“Well, Master Samwise, how do you feel?”

But Sam lay back, and stared with open mouth, and for a moment, between bewilderment and great joy, he could not answer. At last he gasped: “Gandalf! I thought you were dead! But then I thought I was dead myself. Is everything sad going to come untrue? What’s happened to the world?”

“A great shadow has departed,” said Gandalf, and then he laughed, and the sound was like music, or like water in a parched land; and as he listened the thought came to Sam that he had not heard laughter, the pure sound of merriment, for days without count. It fell upon his ears like the echo of all the joys he had ever known. But he himself burst into tears. Then as a sweet rain will pass down a wind of spring and the sun will shine out the clearer, his tears ceased, and his laughter welled up, and laughing he sprang from bed… “How do I feel?” he cried.” Well, I don’t know how to say it. I feel, I feel” –he waved his arms in the air– “I feel like spring after winter, and sun on the leaves; and like trumpets and harps and all the songs I have ever heard!”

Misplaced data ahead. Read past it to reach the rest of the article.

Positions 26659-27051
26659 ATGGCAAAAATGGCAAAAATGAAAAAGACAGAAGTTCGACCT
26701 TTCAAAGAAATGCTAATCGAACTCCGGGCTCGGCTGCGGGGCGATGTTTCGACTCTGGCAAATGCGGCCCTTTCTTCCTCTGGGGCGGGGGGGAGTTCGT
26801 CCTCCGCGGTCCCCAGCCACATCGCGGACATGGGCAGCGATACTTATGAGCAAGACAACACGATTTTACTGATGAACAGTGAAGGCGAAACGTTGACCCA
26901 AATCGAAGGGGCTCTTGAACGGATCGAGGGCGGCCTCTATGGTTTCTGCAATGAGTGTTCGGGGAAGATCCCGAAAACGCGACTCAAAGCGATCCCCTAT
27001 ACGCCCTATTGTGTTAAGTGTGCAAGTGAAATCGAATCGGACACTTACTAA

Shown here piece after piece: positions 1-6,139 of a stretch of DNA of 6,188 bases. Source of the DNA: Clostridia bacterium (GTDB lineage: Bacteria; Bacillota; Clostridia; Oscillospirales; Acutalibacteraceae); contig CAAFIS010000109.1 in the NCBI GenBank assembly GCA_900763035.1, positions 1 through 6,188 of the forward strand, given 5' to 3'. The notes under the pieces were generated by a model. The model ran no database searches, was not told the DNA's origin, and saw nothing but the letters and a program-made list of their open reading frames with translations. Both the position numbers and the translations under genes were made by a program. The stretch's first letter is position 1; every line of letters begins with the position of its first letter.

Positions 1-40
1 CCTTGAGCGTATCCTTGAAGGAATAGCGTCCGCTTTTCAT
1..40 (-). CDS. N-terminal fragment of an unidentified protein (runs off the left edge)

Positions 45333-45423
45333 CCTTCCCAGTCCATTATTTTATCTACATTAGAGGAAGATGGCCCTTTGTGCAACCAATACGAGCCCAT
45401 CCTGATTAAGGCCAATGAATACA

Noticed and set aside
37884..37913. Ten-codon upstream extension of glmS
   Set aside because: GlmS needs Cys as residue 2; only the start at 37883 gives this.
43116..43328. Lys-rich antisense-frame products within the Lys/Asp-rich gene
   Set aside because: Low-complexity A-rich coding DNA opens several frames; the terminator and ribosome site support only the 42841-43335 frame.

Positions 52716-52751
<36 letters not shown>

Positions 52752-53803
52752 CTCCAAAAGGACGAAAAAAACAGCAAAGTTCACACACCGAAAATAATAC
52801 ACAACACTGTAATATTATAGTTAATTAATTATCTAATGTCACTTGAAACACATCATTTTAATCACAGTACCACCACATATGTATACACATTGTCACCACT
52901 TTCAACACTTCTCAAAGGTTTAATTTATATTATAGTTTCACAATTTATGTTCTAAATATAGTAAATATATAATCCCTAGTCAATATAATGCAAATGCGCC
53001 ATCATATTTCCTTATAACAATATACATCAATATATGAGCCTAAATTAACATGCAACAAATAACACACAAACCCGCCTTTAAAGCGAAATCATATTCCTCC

— J.R.R. Tolkien (1892-1973), The Return of the King

Posted in * Christian Life / Church Life, * Culture-Watch, Church Year / Liturgical Seasons, Easter, Eschatology, Poetry & Literature, Theology

Seven Stanzas at Easter

Make no mistake: if He rose at all
it was as His body;
if the cells’ dissolution did not reverse, the molecules
reknit, the amino acids rekindle,
the Church will fall.

It was not as the flowers,
each soft Spring recurrent;
it was not as His Spirit in the mouths and fuddled
eyes of the eleven apostles;
it was as His Flesh: ours.
The same hinged thumbs and toes,
the same valved heart
that ”” pierced ”” died, withered, paused, and then
regathered out of enduring Might
new strength to enclose.
Let us not mock God with metaphor,
analogy, sidestepping transcendence;
making of the event a parable, a sign painted in the
faded credulity of earlier ages:
let us walk through the door.

The stone is rolled back, not papier-mache,
not a stone in a story,
but the vast rock of materiality that in the slow
grinding of time will eclipse for each of us
the wide light of day.

And if we will have an angel at the tomb,